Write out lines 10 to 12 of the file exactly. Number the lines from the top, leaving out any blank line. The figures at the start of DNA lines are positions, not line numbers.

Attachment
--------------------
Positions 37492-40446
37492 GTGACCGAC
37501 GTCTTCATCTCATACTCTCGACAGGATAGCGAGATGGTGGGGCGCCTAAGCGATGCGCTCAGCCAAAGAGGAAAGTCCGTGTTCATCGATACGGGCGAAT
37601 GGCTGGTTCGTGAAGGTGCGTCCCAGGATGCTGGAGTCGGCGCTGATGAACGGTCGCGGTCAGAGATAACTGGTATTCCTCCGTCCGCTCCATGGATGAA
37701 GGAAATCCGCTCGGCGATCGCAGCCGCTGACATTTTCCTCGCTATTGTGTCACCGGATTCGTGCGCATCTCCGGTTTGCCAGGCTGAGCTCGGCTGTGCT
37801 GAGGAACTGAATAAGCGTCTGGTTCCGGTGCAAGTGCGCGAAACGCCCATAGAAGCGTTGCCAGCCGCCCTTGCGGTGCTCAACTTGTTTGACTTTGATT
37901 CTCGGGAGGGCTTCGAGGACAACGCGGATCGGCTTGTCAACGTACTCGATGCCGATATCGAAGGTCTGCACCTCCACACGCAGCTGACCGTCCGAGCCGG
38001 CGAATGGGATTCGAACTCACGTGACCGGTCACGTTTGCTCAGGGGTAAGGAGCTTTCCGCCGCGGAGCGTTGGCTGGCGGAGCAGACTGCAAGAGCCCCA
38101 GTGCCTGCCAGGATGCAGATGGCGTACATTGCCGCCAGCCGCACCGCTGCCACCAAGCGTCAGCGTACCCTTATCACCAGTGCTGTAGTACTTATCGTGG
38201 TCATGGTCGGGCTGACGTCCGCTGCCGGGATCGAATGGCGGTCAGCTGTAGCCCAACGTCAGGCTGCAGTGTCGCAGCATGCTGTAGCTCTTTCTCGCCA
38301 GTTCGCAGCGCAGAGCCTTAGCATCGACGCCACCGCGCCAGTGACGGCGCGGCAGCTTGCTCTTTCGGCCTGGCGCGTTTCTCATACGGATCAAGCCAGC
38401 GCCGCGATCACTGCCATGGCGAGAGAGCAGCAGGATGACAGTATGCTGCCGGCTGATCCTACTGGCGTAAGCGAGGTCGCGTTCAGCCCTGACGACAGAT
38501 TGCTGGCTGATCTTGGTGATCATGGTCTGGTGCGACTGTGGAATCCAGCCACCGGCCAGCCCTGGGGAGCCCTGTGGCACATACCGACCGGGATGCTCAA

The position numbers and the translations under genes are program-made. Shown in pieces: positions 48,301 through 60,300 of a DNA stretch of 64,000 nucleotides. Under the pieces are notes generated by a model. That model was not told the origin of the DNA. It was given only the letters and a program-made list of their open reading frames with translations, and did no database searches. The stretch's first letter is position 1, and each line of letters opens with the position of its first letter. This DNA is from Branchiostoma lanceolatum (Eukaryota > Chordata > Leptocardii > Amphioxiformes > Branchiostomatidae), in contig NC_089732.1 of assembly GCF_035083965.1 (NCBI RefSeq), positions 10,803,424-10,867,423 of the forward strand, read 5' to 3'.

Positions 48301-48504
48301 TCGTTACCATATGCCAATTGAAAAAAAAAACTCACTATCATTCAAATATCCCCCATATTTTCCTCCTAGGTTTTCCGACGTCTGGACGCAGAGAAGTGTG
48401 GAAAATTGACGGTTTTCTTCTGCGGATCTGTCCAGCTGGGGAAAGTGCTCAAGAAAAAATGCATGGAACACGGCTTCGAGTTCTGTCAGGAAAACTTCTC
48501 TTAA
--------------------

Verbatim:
38201 TCATGGTCGGGCTGACGTCCGCTGCCGGGATCGAATGGCGGTCAGCTGTAGCCCAACGTCAGGCTGCAGTGTCGCAGCATGCTGTAGCTCTTTCTCGCCA
38301 GTTCGCAGCGCAGAGCCTTAGCATCGACGCCACCGCGCCAGTGACGGCGCGGCAGCTTGCTCTTTCGGCCTGGCGCGTTTCTCATACGGATCAAGCCAGC
38401 GCCGCGATCACTGCCATGGCGAGAGAGCAGCAGGATGACAGTATGCTGCCGGCTGATCCTACTGGCGTAAGCGAGGTCGCGTTCAGCCCTGACGACAGAT